There are claims of price fixing here in South Africa. It’s not the largest issue going on, but one that comes to mind is the illegal cigarette industry. You may not believe me, but 10 million cigarettes are sold illegally everyday. This represents about 20% of the SA cigarette industry. Police actually conduct raids on cigarette traders who bring counterfeit cigarettes into the country. Supposedly something like one out of every three exported cigarettes disappears into the illegal market. SA wants to tighten control at the entry points (borders and airports and ports) through Customs, but there simply isn’t enough manpower to check every box for counterfeit cigarettes. Can you tell if a cigarette is counterfeit?

One of the guys in my life group thinks are community is counterfeit. His experience at UCT coming from Venda-land in Limpopo has been interesting. If you go into one of the dorms and then go to the dining hall, you will see all the white students at their long table, then all the coloureds at their part of their table and Indians on the other part, and blacks on their table. He and his friends decided to try to mix it up the voluntary post-apartheid segregation, but when he did he was never really accepted by the whites. They would ignore him for a long time. Eventually one or two would talk to him (even though the rest of his black friends stopped trying the integration game). And really he had a connection with these guys since they were doing the same course (program, major) and he shared a class with another guy. He even joined their church (my church) though very countercultural from his Zionist church in SA. But they have never truly included him in jokes or deep vulnerable conversation. In fact when they decided to move out of the dorms for their 3rd or 4th years (depending on which one you are talking about—mixed group), they did not ask him. So he had to deal on his own. He went to Forest Hill where I was offered as a second temporary place. He latched on to me when I came because he thinks I’m interesting as a Black person and people he has considered his friends aren’t very friendly. So he has trouble with reaching out to people who do not reach back. And he asks me tough questions like “what should I do?”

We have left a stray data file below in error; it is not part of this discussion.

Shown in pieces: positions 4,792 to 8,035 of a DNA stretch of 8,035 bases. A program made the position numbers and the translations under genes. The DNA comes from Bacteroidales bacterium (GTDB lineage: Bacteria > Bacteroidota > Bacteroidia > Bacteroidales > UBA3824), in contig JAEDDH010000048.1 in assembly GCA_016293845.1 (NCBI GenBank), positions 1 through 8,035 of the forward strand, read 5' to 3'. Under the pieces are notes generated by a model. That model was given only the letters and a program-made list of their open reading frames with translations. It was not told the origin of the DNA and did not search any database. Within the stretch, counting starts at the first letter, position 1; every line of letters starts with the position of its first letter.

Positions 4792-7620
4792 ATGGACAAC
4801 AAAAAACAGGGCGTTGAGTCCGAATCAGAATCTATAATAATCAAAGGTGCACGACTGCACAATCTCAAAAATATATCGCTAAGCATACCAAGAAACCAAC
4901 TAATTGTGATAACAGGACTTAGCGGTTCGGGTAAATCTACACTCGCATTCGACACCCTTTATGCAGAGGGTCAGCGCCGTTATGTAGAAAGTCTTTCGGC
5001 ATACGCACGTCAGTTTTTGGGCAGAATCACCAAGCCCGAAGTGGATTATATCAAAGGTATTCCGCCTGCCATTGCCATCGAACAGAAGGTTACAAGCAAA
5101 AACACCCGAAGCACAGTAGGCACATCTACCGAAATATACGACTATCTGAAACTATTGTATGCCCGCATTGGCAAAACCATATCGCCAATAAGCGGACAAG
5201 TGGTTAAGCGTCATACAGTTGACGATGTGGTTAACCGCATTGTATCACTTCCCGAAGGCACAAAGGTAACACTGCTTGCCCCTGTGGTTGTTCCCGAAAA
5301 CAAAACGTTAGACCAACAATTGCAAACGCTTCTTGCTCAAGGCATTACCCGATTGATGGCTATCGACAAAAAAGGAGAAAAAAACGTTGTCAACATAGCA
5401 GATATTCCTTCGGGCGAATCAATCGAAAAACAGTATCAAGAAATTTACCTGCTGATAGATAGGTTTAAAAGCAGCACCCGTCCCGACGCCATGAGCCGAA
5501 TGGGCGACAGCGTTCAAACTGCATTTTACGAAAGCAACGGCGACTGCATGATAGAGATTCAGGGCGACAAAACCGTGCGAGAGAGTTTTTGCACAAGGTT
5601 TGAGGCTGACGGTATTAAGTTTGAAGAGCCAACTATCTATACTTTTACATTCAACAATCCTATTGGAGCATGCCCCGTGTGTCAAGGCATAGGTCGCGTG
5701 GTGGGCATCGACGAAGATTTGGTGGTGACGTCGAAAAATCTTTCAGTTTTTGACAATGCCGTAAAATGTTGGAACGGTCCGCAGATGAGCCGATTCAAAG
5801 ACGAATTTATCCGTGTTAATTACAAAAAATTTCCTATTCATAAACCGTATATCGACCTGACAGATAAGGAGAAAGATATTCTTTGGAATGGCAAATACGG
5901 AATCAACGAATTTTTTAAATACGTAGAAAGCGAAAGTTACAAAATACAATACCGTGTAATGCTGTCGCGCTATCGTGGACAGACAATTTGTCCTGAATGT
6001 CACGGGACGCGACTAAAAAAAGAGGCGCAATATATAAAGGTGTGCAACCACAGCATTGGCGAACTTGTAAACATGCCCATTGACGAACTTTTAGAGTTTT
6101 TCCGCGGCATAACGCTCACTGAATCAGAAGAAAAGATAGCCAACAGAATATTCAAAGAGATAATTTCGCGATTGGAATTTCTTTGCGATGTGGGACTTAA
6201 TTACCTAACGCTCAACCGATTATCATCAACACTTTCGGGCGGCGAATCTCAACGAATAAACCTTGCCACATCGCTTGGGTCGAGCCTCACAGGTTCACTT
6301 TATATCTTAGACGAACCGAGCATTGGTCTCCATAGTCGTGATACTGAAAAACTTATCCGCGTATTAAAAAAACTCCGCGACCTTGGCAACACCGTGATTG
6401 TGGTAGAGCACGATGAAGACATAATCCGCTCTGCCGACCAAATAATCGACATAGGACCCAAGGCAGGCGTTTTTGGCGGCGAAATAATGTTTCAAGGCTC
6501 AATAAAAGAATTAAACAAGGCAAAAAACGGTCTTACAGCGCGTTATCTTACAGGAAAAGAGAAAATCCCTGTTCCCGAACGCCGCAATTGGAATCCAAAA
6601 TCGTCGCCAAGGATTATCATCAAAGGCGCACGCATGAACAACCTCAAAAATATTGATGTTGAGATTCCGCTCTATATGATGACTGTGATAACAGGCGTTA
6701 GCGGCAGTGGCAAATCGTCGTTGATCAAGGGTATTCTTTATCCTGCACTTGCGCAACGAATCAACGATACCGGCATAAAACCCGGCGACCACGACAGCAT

It’s a sad story, and for brevity, I am not doing it justice. But I see this type of thing a lot. Perhaps it’s what people meant that I was actually depressed. When I am TA’ing I am saddened, saddened by the number of student totally underprepared for this course, the blatant flippancy with which the convenor honestly lays claim to the fact that many of the Blacks will fail, and the helplessness in the eyes of some. I want to help as many as I can. One girl pays me. Jeannie thought I should mention Haley in every other sentence because she thinks I’m flirtatious. I didn’t follow her advice at all, and it has been good. She has needed the help and there are many more.